Faith Daily | 15 March 2022
PRAYER of the DAY - APBA p 484
Remember, O Lord,
what you have wrought in us
and not what we deserve,
and, as you have called us to your service,
make us worthy of our calling;
through Jesus Christ our Lord.
GOSPEL for the Day: Matthew 23: 1-12
Then Jesus said to the crowds and to his disciples, 2“The scribes and the Pharisees sit on Moses’ seat; 3therefore, do whatever they teach you and follow it; but do not do as they do, for they do not practice what they teach. 4They tie up heavy burdens, hard to bear, and lay them on the shoulders of others; but they themselves are unwilling to lift a finger to move them. 5They do all their deeds to be seen by others; for they make their phylacteries broad and their fringes long. 6They love to have the place of honor at banquets and the best seats in the synagogues, 7and to be greeted with respect in the marketplaces, and to have people call them rabbi. 8But you are not to be called rabbi, for you have one teacher, and you are all students. 9And call no one your father on earth, for you have one Father—the one in heaven. 10Nor are you to be called instructors, for you have one instructor, the Messiah. 11The greatest among you will be your servant. 12All who exalt themselves will be humbled, and all who humble themselves will be exalted.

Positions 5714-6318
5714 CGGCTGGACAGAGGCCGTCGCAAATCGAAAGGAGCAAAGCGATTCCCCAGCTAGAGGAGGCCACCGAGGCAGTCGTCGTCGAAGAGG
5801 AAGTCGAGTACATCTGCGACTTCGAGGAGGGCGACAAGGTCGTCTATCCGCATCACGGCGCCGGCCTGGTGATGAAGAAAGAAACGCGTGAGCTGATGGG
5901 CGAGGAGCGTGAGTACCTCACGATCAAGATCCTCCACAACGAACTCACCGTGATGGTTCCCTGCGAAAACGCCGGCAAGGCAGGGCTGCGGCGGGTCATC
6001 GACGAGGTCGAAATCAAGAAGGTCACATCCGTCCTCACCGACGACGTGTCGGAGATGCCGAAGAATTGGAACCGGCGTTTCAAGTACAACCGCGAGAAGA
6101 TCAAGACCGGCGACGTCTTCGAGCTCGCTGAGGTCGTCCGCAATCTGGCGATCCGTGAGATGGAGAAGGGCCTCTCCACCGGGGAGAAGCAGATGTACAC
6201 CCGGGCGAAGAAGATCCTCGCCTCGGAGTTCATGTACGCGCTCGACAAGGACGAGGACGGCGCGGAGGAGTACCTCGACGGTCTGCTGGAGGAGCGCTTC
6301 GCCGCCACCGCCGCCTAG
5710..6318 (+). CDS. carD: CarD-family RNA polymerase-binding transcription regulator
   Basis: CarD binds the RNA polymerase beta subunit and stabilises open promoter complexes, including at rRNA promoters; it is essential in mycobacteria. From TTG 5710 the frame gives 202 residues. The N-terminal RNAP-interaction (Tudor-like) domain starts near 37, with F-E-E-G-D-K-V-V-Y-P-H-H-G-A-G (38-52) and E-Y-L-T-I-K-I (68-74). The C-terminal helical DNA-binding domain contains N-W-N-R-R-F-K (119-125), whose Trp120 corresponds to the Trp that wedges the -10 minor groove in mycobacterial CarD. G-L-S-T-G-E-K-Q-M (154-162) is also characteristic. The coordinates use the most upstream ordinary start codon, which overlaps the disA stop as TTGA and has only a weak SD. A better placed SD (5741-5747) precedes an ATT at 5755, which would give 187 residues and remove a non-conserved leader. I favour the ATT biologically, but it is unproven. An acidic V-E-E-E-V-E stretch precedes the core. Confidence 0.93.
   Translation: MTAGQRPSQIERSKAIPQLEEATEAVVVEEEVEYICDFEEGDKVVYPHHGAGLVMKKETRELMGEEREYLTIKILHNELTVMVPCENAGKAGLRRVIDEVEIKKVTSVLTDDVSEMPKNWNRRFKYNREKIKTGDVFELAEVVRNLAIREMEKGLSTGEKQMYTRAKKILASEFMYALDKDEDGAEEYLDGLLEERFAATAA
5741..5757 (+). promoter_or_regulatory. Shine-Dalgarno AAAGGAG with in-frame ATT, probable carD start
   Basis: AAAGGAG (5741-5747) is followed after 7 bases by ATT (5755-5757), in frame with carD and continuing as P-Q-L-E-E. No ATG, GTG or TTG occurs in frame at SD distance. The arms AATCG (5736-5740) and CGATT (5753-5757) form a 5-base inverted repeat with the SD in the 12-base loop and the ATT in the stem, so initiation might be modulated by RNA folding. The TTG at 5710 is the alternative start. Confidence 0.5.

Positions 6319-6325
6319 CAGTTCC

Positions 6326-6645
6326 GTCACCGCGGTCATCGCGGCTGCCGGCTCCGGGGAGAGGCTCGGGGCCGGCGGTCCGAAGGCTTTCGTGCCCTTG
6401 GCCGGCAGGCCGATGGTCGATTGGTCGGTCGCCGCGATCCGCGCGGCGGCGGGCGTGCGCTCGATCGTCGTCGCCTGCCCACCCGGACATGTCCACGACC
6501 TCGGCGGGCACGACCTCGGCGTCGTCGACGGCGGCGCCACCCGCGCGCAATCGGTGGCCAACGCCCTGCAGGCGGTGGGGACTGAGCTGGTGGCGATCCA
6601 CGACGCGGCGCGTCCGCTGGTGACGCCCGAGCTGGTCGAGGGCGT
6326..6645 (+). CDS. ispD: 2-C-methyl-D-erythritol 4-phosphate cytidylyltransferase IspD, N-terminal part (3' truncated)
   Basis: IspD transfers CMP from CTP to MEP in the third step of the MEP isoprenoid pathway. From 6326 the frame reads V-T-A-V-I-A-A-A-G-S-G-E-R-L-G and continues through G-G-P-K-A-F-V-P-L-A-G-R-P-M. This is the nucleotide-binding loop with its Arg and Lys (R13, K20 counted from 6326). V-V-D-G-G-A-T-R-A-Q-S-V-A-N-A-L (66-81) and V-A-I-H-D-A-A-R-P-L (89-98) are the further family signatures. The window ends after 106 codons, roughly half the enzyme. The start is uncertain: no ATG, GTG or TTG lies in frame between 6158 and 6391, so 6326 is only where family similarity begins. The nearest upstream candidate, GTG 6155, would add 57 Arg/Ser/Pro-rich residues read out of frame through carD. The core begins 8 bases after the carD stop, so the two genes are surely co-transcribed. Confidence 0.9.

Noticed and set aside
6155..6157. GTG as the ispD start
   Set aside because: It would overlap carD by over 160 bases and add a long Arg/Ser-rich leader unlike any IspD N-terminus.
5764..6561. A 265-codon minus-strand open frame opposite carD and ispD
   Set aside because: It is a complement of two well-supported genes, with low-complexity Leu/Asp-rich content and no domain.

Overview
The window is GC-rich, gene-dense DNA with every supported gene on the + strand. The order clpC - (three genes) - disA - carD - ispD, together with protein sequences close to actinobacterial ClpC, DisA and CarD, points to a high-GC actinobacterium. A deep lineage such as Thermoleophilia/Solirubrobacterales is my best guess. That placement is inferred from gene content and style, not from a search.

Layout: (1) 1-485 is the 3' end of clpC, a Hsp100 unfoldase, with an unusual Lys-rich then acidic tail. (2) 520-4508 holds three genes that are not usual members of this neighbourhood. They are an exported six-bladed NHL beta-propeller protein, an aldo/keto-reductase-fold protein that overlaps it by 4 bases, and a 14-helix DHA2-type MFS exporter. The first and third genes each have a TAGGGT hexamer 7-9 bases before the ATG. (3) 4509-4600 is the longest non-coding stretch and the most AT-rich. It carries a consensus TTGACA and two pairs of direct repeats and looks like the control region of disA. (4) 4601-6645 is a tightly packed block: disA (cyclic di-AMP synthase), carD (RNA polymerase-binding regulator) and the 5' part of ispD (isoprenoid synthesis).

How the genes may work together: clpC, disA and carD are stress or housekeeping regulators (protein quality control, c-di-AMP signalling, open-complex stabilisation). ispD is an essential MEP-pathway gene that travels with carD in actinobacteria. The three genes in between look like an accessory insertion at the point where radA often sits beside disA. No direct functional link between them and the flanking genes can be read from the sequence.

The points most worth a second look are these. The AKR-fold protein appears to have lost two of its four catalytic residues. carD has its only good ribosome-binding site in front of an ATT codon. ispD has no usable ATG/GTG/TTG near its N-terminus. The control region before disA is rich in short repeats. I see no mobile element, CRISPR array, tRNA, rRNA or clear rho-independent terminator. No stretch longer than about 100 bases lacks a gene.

GOSPEL REFLECTION: Peter Brady
Today's passage marks the start in Matthew's Gospel of the 'Woes of the Pharisees' where Jesus outlines his criticisms of the Pharisees (and scribes). Here he sets the scene by accusing them of hypocrisy and lack of humility before God. No doubt this would have caused an immense stir. After all, the Pharisees were good people who prayed, lived piously according to the Law and they gave tithes. Jesus even recognises them as successors to Moses and tells his listeners to follow their teachings.
Critically though, he specifically says not to follow their example. Jesus knows the Pharisees do not truly understand God. They allowed themselves to believe they were more worthy and their lack of love leads them to use their authority to condemn others rather than to save. Instead Jesus says everyone is equal before God and urges his follows to serve - to save - rather than condemn.
So what of us? Do we condemn when we should help? Are the motives for our actions always appropriate? Do we do things for the sake of being seen by others instead of for the sake of others? Do we see hypocrisy in others but not ourselves? Or do we try and live up to Jesus' teachings and be servant, disciple or humble follower? Greatness is seen in love, in being willing to serve the needs of others.
Lord our God, through the Spirit grant us community with you, we pray. Help us to be humble servants of the needy, just as you are. May your goodness and your grace be in our hearts to help us go your way, rather than ours. Above all, 'may we see you more clearly, love you more dearly, and follow you more nearly'. Amen.